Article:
After we made the individuals, I combined all the different cheeses I had shredded into one bowl, and all the remaining vegetables into another.  I tossed in about 1 Tbsp flour to the approximately 4 c. cheese to keep it from sticking to itself, and I tossed in 3 Tbsp flour (that’s a guess) with the remaining veg — it made a thin gluey/pasty coating without any lumps/clumps of flour.

(We had leftover cheese, by the way. Now what?)

Although I own a quiche plate I don’t usually use it for quiche. I like to make mine deeeeep so I usually use a 10″ deep-dish Pyrex pie plate. I saw this over on The Pioneer Woman blog, and now I want a pan like that. A lot.

We filled 2 shallow 8″ pie pans and 1-10″ deep dish Pyrex.

  • The deep quiche has veggie mix – cheese blend – artichoke hearts – feta sprinkled with Mediterranean oregano and fresh ground pepper.
  • One shallow pan is veggie mix – cheese blend – zucchini sprinkled with pepper and Mrs. Dash table blend. Also, the first cup of egg mixture I poured over the zucchini had 2 tsp brown mustard mixed in (inspired by this recipe, which we like a lot.)
  • The other shallow pan has just veggie mix and lots of cheese on top. It browned up well. Too well to be pretty, but not enough to spoil the taste :)

To back up a bit, you fill the pans 3/4 full of veggies and cheese, then drizzle egg mixture over it, slowly, until it does NOT quite cover the top of the fillings. The veggies cook down, the cheese melts, and you end up with less volume than you started with. But they puff a lot as they are baking so you have to leave room.

And to back up even further, Robert prepared the pans by buttering them with a silicone brush, having the butter softened to the consistency of pudding. Then we sprinkled fine bread crumbs (Progresso) into the muffin cups, and Panko into the pans. BUT! …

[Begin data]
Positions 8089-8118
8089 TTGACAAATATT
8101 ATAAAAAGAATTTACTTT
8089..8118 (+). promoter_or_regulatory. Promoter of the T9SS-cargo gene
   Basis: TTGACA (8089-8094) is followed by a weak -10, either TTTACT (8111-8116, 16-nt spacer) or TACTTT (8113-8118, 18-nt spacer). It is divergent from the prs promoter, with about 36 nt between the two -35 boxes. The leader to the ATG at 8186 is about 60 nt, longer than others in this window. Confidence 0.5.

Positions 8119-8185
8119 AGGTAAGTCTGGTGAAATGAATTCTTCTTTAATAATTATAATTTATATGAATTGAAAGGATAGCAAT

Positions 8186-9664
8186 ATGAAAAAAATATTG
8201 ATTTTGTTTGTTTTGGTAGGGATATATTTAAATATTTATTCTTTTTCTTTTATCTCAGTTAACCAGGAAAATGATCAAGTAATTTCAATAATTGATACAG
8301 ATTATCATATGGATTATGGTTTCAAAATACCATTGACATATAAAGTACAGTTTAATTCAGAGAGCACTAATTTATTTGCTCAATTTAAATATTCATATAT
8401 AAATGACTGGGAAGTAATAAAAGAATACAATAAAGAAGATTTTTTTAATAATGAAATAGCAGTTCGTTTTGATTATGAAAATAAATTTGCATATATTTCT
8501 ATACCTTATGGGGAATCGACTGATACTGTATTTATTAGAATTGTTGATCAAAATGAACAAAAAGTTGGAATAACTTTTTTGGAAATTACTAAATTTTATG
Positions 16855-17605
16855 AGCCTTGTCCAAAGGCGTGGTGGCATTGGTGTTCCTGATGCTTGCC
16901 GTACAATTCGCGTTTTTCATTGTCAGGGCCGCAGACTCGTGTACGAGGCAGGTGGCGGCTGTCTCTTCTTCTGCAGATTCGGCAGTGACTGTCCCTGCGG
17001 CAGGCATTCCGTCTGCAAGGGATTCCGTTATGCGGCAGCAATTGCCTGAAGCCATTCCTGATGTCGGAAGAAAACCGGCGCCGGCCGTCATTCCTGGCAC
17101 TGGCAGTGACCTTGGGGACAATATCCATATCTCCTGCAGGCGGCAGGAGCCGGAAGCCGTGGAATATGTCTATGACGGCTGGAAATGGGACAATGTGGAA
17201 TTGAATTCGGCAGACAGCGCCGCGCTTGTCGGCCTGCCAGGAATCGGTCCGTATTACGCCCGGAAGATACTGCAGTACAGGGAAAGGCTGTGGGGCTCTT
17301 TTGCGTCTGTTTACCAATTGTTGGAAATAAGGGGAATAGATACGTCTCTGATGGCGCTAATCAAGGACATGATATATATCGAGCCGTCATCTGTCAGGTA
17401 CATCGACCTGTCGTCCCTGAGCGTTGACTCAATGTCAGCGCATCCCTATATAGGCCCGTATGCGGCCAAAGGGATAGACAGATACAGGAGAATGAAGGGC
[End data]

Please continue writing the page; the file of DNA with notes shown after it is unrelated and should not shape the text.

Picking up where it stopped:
… what works so well when we are serving them fresh from the oven as individual slices didn’t work so well for removing a whole, chilled, crustless quiche from the pan! Next time for freezing, I will take the time to cut parchment and butter it down to the pan, butter it again on top, and do the bread crumbs… or just make a crust. *sigh*

Bake them, cool them, chill them, slice them, freeze them, package them. You can bake at 350, 375,  or 400. It can take anywhere from 20 minutes to 1 hr + 15 minutes to get done. (Check recipes for the size you are making for best baking suggestions; I am not making a chart here, sorry.) Test by inserting a dry metal knife into the egg near the center. It should come out with little or no milky-looking liquid.

Thicker, bigger quiches will continue to set in the center after removing from oven.  If edges are getting done before the middle, reduce temp 25 degrees, lay a piece of foil over the top, and bake a few extra minutes. Hmmm, yeah… Like I should have on the zucchini and the cheesy-topped pans — they took me by surprise; I didn’t factor in how shallow they were.

Veggie Tip:  Save all the not-spoiled scraps, then brew up a nice batch of flavorful vegetable stock! Even onion skins, cores… it all adds good complexity and lots of healthfulness!

Quiche-on-the-go Tip: heat a slice of crustless quiche and put it in a tortilla with salsa, or between two slices of toast for a handheld breakfast!

They may not have come out of their pans nicely for me, but these mix & match creative quiches taste really good!